While a major revolt is not very different from having a large area revolt in other Paradox games, civil wars are dramatically different. A particularly weak or tyrannical ruler can see a significant portion of their characters, armies, and provinces revolt against in them in the name of overthrowing the government.
Triggers[edit | edit source]
The countdown to a civil war will begin when the power base of all disloyal characters as a share of the country's total power base is greater than the state's current Civil War Threshold. The base threshold is 25%, which is decreased by tyranny and higher country rank and can also be affected by other factors. Larger nations therefore tend to be more prone to civil wars, as they have more powerful characters to handle and need a smaller proportion of them to be disloyal before a civil war can break out. This timer ticks up every month, and if the situation is not brought under control, the civil war will break out after 40 months. During this time, there will be an alert notifying the player that attention should be given to the loyalty of powerful characters immediately. Of course, there are also alerts as soon as a single province or a general becomes disloyal.
It is also possible for civil wars to be triggered outside of the usual civil war counter, most notably as one of the possible outcomes when failing to successfully convict when bringing a powerful character to trial. There are also a number of unique mission and event chains that can trigger civil wars , such as with the invasion of Magos in the Cyrenaican Opposition, the overthrow of the 20px Syracusan Tyranny, and the revolt of the Satrap Coalition in the Diadochi missions.
Character loyalty[edit | edit source]
A character's loyalty to the government is one of their most critical aspects and is important to keep in mind when allocating positions and making decisions that affect the loyalty of characters, particularly of those with a large power base. When the loyalty of a character drops below 33, that character is considered disloyal and will begin to actively go against the government, stirring up discontent in other characters, refusing to abandon their positions, armies, or governorships, and generally ignoring any orders from above. If enough powerful characters are disloyal, they will form a bloc to launch a civil war.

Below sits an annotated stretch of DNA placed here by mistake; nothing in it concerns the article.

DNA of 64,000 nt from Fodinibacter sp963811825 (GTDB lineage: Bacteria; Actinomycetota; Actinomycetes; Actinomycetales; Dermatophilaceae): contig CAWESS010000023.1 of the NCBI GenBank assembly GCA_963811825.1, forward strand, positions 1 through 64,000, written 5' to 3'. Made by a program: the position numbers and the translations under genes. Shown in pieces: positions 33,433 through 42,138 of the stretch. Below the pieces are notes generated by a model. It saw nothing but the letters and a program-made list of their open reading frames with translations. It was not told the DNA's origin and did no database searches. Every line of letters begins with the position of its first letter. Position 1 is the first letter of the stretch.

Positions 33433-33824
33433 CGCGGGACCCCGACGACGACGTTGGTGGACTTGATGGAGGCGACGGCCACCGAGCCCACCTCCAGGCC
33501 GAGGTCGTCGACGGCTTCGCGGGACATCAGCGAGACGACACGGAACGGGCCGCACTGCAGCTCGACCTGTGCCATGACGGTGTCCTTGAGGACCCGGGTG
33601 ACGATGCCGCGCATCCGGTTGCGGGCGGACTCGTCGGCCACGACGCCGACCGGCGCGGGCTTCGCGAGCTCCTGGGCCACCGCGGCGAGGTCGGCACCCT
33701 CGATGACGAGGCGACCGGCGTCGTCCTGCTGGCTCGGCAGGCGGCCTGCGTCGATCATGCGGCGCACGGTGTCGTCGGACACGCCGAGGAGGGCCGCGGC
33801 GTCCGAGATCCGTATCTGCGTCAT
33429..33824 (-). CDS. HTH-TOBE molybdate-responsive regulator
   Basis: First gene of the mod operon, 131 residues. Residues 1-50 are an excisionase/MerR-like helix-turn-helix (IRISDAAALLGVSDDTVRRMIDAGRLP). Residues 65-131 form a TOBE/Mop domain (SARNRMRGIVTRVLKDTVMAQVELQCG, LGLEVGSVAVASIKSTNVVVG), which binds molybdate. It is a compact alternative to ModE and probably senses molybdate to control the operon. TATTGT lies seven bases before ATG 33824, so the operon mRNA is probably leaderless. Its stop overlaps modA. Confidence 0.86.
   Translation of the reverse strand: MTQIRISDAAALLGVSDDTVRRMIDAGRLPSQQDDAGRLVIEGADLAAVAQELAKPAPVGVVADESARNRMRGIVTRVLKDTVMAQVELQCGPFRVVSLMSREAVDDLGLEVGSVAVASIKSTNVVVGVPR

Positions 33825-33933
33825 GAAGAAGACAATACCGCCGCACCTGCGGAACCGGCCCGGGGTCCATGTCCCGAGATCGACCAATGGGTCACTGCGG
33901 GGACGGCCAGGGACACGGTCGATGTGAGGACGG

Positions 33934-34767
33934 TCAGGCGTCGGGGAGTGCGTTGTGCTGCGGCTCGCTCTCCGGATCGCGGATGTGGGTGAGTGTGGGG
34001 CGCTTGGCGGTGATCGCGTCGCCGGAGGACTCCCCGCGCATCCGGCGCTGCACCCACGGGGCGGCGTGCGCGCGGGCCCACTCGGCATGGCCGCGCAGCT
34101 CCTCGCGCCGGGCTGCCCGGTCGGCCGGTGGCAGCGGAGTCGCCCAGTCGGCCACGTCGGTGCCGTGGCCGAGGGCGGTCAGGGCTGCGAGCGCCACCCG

There are a large number of factors that affect a character's loyalty, with power base being one of the most important. Powerful characters - especially heads of families - are notable as being both the hardest to keep pleased yet the most dangerous if they become disloyal. Characters of scorned families also have a significant loyalty malus, while high tyranny will significantly decrease loyalty across all characters. Monarchies must in particular contend with pretenders, particularly if they have a large amount of support (which further decreases their loyalty), while in republics members of factions with low approval will also have a significant malus. Certain actions such as revoking positions and holdings will also anger characters, if temporarily. However, there are also a large number of ways to increase a character's loyalty temporarily or permanently, such as by making friends, granting a position or holding, giving bribes and free hands, resolving their grievances (if any), and more. A large variety of event options can also temporarily affect loyalty either way. Over the course of the game cumulative loyalty bonuses from inventions, laws, national ideas, and other permanent modifiers will generally tend to increase loyalty overall.
Generally, it is most important to ensure the loyalty of powerful characters by any means possible, whether by plying them with flattery and bribes or choosing event options to keep them content even at the expense of something or someone else. At the same time, power base should generally be divided up such that no character becomes too powerful and becomes impossible to keep loyal, which for instance means being wary of granting too large and army or governorship to a character that already has a large power base (especially heads of family) or splitting up armies that take up too much of the country's total military, so that its commander is not too powerful. If a character's power base is mostly tied to the position they hold (e.g. for governors and commanders), it can sometimes be simpler just to replace them with a more loyal character. Disloyal characters that have a low power base do not pose much of a threat and can generally be ignored, though there is always a chance that they might eventually at some point inherit or come into a position of power.
Cohort loyalty[edit | edit source]